The second dye was diluted with plenty of water and the pH was 7. I put on a unique piece of bamboo and kept my fingers green, which is exactly what I got! Now I can see that the pH of the dye determines what color is produced. The paint still looked pink, but the fabric was actually painted green. I took a piece of green cloth from the paint pot and put another piece inside for a longer time. Surprisingly, when I looked at the paint pot, this piece of fabric looked more pink as the days went by. The end result was a more golden shade, but in real life there is a slightly pink glow as you can see below.

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Both bamboo pieces. The upper bouts featured two cutaways, for easier access to the higher frets.

I discovered that the pH level affects the color of the onion skin. The same goes for the protein level of the fabric; The cellulose fabric is green, the fabric dyed with soy milk with protein dyes is brown!

Now a little secret for me is why the first day the fabric turned pale pink, because it was the same piece of fabric that had previously been dyed green in the same bowl. The same thing happened on the second day, only this time I took out the fabric when it was more golden. Apparently, ‘time’ is a factor here as well; the longer the fabric is dyed, the more pink it becomes. I have to repeat the same experiment and test the pH level regularly. I didn’t do it the first time because I didn’t understand the importance of pH for these paint products. I generally take a backward approach and then go back to my paint job, but I want to know exactly what happened on that occasion!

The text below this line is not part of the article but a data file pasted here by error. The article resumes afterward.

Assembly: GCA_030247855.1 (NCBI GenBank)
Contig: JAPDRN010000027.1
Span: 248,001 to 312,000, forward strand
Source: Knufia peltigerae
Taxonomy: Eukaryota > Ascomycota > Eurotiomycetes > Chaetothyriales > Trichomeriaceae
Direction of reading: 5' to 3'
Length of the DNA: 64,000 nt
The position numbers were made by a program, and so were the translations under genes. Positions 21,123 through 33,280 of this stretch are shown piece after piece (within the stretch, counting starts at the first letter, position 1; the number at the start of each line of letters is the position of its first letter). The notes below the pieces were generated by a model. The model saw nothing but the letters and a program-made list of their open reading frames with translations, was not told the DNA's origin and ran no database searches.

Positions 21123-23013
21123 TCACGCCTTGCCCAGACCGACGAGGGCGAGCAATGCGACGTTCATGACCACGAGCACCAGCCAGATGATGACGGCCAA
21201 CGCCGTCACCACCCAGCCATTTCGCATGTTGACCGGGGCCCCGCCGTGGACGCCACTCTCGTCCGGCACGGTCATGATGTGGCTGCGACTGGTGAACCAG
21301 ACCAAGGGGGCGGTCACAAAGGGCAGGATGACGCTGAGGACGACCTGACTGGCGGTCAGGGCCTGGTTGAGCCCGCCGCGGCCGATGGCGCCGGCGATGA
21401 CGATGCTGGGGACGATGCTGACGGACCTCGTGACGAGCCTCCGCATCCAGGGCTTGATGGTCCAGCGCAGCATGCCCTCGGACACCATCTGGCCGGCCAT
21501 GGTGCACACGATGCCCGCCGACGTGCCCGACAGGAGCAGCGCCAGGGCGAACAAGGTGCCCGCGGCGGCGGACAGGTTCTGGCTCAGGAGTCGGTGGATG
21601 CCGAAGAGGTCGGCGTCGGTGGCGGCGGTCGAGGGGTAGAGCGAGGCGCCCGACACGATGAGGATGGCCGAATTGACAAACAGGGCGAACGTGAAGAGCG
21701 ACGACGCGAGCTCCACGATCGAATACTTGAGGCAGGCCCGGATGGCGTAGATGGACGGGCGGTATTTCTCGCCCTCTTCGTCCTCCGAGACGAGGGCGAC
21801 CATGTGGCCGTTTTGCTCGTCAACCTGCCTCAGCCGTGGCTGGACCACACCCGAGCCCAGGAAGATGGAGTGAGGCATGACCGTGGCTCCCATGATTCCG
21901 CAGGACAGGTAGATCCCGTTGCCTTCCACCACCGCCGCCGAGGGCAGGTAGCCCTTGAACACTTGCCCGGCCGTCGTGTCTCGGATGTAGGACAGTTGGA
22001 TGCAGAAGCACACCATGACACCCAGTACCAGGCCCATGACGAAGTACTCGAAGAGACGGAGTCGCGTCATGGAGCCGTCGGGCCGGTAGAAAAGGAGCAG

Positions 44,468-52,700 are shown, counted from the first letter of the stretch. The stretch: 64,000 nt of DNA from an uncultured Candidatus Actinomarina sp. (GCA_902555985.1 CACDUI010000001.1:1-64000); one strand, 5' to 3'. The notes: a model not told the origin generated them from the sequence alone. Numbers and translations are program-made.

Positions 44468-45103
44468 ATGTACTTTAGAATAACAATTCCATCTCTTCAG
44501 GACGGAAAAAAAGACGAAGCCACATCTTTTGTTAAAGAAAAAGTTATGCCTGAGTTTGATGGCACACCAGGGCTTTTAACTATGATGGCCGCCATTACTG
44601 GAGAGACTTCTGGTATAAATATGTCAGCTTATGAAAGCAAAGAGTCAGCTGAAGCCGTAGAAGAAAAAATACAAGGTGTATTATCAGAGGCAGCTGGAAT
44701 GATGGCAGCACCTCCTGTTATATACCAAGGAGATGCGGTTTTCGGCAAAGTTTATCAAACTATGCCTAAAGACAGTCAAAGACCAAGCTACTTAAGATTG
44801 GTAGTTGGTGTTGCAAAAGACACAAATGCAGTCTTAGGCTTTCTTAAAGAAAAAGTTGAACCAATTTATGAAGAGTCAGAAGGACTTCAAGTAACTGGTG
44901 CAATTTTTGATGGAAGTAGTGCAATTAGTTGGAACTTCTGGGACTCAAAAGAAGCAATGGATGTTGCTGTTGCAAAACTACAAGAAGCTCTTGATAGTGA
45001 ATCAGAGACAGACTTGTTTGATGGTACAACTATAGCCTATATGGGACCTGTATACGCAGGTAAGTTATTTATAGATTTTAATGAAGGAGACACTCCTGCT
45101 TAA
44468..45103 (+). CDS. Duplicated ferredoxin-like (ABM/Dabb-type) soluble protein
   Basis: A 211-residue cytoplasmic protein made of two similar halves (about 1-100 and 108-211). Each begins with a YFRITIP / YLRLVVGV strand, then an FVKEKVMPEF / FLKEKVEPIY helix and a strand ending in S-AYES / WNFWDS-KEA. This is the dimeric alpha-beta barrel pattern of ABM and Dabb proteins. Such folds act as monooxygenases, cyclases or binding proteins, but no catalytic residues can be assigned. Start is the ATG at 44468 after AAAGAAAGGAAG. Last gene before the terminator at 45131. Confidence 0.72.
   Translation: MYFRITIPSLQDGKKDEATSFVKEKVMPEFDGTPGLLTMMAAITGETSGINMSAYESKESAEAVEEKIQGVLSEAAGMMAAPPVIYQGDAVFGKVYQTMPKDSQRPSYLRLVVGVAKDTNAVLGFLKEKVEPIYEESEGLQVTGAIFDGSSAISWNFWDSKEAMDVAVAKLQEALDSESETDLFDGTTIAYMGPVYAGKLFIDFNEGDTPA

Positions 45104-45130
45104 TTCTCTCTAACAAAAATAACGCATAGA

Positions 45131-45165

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Assortment of shades from red onion peels on bamboo fabric. Also show: tencel yarn and linen fabric on top and hemp cord on the right.

Undoubtedly, red onion peels are an incredible dye and can produce a wide range of shades. And once again, I learned that you can always discover something new about a plant, even if I’ve painted it before. That’s what binds me to plant coloring … It just seems like pure magic to me.

I would like to hear your experience of painting with onion peel in the comments below 🙂

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Samples of fabric from my handmade sketch book from The Eloise Bindery


  • If you want to learn the basics of plant coloring, my book (also available as an e-book) will take you through each stage of the process.
  • You can get different results on animal protein fibers such as silk and wool. I’m vegan and don’t use these fibers, so I can’t predict colors, but it’s worth a try to learn!
  • I got a different result on the canvas: pale pink when I waited for light green! I know cotton behaves like bamboo (as I tried before), but I need more experience on other cellulose fibers.
  • Aluminum pots will affect my colorslike my tap water. Minerals that occur naturally in water can also promote certain colors. I can’t guarantee the colors you will get; The best way to learn is to practice!
  • These dyes have not yet been tested for color fastness properties (although in the past I have seen red onion skin dye stand out well).